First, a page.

Employment: FLSA Exemptions - Part II - Be Wary of Deductions
Generally, as we pointed out last month, employers may not make deductions from the pay of exempt employees without risking the loss of the overtime exemption. There are, however, a limited number of exceptions to the rule.
An employer is not required to pay the full salary of an exempt employee in the initial and terminal weeks of employment. In addition, deductions from pay may be taken when an exempt employee has performed no work in a work week.
Deductions may be made when an exempt employee is absent from work for one or more full days for personal reasons other than sickness or disability. For example, if an employee is absent from work for two full days to handle personal affairs, the employee's salaried status will not be affected if deductions are made from the salary for two full-day absences. But, if an exempt employee is absent for one and a half days for personal reasons, the employer can only deduct for the full day absence. If an employer has a personal time off policy, the employer may deduct full or partial days from the leave bank when an employee is absent for personal reasons. If the employee has exhausted his or her personal days off, however, only full days can be docked from the employee's salary.
Deductions from pay may also be made for absences of one or more full days due to sickness or disability, including on the job injuries, if the deduction is made in accordance with a bona fide plan, policy or practice of providing compensation for loss of salary occasioned by such sickness or disability. For example, when an employer has a sick leave plan, but the employee has used all available sick days, or has not worked for the employer long enough to qualify for sick leave, the employer can deduct full days of work missed. You may not deduct for partial day absences from pay, but you may deduct partial days from a sick leave bank. There is no requirement that the employer must pay any portion of the employee's salary for full-day absences for which the employee receives compensation under the sick leave policy, plan or practice.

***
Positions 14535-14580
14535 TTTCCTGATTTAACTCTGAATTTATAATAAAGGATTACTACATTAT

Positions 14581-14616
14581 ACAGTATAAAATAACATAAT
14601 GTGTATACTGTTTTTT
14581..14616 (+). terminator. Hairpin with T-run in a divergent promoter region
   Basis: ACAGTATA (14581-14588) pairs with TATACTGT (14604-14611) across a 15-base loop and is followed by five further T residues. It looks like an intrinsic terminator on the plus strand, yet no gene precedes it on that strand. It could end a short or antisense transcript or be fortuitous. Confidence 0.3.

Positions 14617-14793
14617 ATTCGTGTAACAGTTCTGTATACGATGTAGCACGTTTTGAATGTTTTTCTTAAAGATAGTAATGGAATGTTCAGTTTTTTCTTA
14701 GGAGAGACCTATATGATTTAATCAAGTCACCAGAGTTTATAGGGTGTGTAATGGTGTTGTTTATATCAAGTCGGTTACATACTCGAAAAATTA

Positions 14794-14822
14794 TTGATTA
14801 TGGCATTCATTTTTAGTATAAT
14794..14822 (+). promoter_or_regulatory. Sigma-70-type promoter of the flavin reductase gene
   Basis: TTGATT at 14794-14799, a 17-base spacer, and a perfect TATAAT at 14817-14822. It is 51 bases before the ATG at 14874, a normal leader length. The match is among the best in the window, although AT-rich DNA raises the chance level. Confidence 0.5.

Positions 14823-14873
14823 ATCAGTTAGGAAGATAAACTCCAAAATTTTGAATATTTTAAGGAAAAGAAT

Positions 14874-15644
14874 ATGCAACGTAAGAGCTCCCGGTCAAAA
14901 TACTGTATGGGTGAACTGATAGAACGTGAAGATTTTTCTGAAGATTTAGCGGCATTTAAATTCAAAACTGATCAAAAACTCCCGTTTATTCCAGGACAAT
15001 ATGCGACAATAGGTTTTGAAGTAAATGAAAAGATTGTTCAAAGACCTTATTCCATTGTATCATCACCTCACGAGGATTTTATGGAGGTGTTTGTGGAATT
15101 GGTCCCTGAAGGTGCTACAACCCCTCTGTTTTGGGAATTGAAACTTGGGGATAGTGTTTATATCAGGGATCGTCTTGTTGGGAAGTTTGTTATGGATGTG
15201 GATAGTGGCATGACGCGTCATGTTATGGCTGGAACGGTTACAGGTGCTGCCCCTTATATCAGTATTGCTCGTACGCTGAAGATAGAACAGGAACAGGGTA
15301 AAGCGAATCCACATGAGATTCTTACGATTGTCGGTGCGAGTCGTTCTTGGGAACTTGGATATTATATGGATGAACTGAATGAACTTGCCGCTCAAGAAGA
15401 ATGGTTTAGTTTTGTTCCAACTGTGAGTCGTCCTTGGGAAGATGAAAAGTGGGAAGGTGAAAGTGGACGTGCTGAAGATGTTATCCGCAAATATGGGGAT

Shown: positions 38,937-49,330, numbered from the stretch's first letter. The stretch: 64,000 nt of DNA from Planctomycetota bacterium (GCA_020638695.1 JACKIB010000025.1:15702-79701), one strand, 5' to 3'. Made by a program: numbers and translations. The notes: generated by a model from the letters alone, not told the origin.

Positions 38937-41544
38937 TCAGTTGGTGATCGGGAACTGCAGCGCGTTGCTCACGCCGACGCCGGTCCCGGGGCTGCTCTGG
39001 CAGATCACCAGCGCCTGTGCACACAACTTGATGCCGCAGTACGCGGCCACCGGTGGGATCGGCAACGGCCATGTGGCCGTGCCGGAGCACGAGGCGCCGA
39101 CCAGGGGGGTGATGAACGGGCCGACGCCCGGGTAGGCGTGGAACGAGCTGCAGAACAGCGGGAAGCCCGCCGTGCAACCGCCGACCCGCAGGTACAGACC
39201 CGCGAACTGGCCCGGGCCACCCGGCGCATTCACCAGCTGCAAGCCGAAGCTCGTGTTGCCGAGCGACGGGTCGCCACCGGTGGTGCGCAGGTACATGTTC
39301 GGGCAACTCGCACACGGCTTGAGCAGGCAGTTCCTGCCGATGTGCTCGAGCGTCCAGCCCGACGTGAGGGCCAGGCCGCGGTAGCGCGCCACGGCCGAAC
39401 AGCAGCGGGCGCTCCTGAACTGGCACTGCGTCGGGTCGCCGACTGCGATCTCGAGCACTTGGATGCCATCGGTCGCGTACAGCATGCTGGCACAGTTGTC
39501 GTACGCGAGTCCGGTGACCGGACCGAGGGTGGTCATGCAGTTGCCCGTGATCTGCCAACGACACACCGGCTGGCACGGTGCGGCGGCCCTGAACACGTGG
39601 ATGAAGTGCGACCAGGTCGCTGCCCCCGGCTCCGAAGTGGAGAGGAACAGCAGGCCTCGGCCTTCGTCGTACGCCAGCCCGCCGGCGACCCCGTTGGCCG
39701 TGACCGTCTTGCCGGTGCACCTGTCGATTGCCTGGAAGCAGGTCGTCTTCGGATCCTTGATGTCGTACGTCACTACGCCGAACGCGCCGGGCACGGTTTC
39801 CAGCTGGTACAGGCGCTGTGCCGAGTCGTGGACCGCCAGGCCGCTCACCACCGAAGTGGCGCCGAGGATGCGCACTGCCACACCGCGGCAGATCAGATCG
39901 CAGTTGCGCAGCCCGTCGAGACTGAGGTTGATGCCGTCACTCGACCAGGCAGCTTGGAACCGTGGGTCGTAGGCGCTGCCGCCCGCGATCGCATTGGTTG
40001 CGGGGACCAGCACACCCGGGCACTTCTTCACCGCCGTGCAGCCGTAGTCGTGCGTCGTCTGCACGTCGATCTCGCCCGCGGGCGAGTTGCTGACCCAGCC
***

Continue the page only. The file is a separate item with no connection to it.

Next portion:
An employer can deduct from the pay of exempt employees for unpaid disciplinary suspensions of one or more full days, if imposed in good faith, for infractions of workplace conduct rules. The suspension, however, must be imposed pursuant to a written policy applicable to all employees. An employer can also deduct from the pay of exempt employees for penalties, imposed in good faith, for infractions of safety rules of major significance.
An employer is not required to pay the full salary of an exempt employee for weeks in which the employee takes unpaid leave under the Family and Medical Leave Act, and may deduct from an employee's salary for partial day absences if such absences constitute intermittent or reduced leave under the FMLA.
Next month we will look at the remedies and penalties available for improper deductions.
By Rebecca M. Fowler email@example.com